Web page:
Cape Town - Ivory seized at a Table View storage building pointed to organised crime in South Africa, CapeNature biodiversity crime unit manager Paul Gildenhuys said under cross-examination in the Khayelitsha Magistrate’s Court on Tuesday.
All ivory poaching in South Africa was syndicate-driven and the 3 232 African elephant tusks allegedly found in Cheng Jie Liang’s possession were no exception.
Liang is facing charges of illegal possession of elephant tusks and ivory products to the value of about R21 million, to which he has pleaded not guilty.
Gildenhuys said he noticed distinct “M2” and “J” markings on some of the ivory which he had seen in other illegal poaching cases before. “We are dealing with a syndicate here.”
Some of the ivory had already been refined into finished products.
The amount of R21m which Gildenhuys had calculated, was the value of refined and ready-for-purchase ivory.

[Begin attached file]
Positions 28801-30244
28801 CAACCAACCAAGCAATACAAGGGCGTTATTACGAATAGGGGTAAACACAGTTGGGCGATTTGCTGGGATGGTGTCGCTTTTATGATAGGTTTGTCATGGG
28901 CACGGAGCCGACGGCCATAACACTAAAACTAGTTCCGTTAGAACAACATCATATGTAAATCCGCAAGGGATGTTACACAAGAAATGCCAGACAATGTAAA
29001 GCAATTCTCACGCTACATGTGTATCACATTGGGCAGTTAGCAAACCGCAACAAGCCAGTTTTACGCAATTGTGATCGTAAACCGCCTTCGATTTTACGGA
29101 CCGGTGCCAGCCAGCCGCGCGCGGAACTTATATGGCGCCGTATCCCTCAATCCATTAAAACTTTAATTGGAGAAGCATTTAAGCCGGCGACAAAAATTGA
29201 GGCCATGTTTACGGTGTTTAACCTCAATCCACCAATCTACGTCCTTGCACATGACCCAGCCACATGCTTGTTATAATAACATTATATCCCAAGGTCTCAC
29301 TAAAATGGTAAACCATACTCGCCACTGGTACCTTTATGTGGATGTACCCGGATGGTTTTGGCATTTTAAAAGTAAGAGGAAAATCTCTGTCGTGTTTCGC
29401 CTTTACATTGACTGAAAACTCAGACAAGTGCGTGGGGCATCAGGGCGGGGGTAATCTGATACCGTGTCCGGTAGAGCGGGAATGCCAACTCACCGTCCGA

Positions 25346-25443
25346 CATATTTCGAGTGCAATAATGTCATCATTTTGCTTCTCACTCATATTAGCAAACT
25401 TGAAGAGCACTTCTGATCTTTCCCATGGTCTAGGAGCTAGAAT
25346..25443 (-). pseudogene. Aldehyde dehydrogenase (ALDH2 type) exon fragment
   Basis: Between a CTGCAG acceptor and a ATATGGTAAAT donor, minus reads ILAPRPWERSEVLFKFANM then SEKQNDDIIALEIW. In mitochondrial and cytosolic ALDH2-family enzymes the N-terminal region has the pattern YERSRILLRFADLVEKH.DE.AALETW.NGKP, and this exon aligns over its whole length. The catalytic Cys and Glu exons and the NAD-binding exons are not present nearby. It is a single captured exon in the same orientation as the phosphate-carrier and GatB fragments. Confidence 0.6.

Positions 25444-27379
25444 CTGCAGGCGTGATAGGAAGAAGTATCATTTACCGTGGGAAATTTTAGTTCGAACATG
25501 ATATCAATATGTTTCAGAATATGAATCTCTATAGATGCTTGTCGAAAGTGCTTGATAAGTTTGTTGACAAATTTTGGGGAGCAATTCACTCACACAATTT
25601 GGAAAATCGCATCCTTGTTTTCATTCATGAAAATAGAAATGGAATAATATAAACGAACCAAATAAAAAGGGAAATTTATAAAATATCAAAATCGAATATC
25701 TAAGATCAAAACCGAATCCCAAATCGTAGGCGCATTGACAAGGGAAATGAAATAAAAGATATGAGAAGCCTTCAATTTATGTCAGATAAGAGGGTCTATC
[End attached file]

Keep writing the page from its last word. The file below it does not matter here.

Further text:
Defence lawyer Eddie Classen argued that a lot of the ivory was found in its raw state and therefore his calculations were unfair.
However, Gildenhuys said ivory could be sold for up to R118 000 a kilogram in China.
Image enhancement specialist Justin Zimmerman was the next witness called.
He had enhanced four pictures of seven whole, marked elephant tusks.
The pictures were allegedly taken on Liang’s cellphone a day before he was arrested.
The trial continues on Thursday.